“Never miss a drawing in the game you’re playing. Every Saturday, every Wednesday, every week,” said Lustig.

5.  Know your limits and don’t be carried away

Winning the jackpot can be a life-changing experience for not only you but your loved ones, however, it is important not to invest so much money into lottery tickets than you’re willing to lose.

While buying 100 tickets gives you a better chance that buying 10, but only do this if you’re able to afford a loss—as lottery tickets are not a regular investment.

“One of the things that I preach to people all the time is budget, budget, budget,” Lustig says. “Set a budget of what you’re going to spend. Do not get caught up in what’s called lottery fever”

“Don’t spend grocery money. Don’t spend rent money. Figure out what you can afford to spend. Don’t worry about how much Joe Blow down the street is spending. … Figure out what your budget is, what you can comfortably afford to spend, and stay within that budget,” he continued.

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Travel & Escape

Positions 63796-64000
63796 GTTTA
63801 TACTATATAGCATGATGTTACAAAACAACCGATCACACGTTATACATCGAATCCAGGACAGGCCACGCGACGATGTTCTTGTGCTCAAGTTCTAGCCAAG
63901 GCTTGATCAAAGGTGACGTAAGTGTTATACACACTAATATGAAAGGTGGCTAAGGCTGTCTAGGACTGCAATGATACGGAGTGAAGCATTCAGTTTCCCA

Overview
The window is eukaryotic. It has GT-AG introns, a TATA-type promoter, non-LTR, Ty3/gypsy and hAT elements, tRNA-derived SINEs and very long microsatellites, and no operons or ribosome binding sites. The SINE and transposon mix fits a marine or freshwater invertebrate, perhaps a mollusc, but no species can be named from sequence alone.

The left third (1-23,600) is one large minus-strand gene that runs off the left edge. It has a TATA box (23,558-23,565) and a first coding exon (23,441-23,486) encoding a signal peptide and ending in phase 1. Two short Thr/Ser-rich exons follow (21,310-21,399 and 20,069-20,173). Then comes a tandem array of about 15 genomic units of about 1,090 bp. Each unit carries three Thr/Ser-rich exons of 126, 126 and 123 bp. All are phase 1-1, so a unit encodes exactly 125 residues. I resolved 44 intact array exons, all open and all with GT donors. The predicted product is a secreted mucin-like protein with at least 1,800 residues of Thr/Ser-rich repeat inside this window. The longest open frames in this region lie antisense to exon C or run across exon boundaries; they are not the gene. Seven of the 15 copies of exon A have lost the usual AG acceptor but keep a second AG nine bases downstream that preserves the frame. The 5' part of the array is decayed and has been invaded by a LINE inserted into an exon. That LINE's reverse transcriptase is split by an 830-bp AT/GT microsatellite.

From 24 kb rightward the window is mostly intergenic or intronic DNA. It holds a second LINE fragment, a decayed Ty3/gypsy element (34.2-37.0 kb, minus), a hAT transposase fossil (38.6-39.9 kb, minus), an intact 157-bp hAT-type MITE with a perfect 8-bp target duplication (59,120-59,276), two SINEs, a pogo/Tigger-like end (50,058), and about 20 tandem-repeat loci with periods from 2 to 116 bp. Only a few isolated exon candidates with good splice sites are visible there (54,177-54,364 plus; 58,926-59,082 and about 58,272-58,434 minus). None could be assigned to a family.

48 hours in . . . Bruges, an insider guide to Belgium’s city on water

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Little Bruges, the perfect pocket-sized medieval city, was a Sleeping Beauty. Laced with canals, it was one of the great North European trading ports in late medieval times. The magnificently detailed paintings of its artists, such as Jan van Eyck and Hans Memling, record its wealth in clothing, jewellery and ornament. Then it fell rapidly into decline and slept until rediscovered and restored to glory in the 19th century.

Today its new riches are in tourism, carefully managed and constantly refreshed by year-round cultural events, so that it retains the dynamism of a living city. The best way to appreciate all this is to stay a few days, luxuriating in the dreamily romantic boutique hotels, and visiting the rewarding museums and churches at your leisure. Above all, this is a place to walk and wonder, and there are still plenty of quiet corners to discover, where historic Bruges sleeps on.

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Travel & Escape

Europe’s most incredible cosy cabins for watching the Northern Lights

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The Northern Lights are a phenomenon likely to appear on the wish, bucket or to-do list of any intrepid traveller. And what better way to experience them in Europe than by bunking down in cosy cabins, surrounded by miles of forest, still water or the peaks of mountains. They might be pared-back but still boast polished elements, whether it’s a heated hot tub in Sweden, an ‘igloo’ extension in Norway or a glass roof above your bed in Finland. Nothing distracts as the Aurora Borealis flames across the sky – curl up under a blanket and take a look inside. . .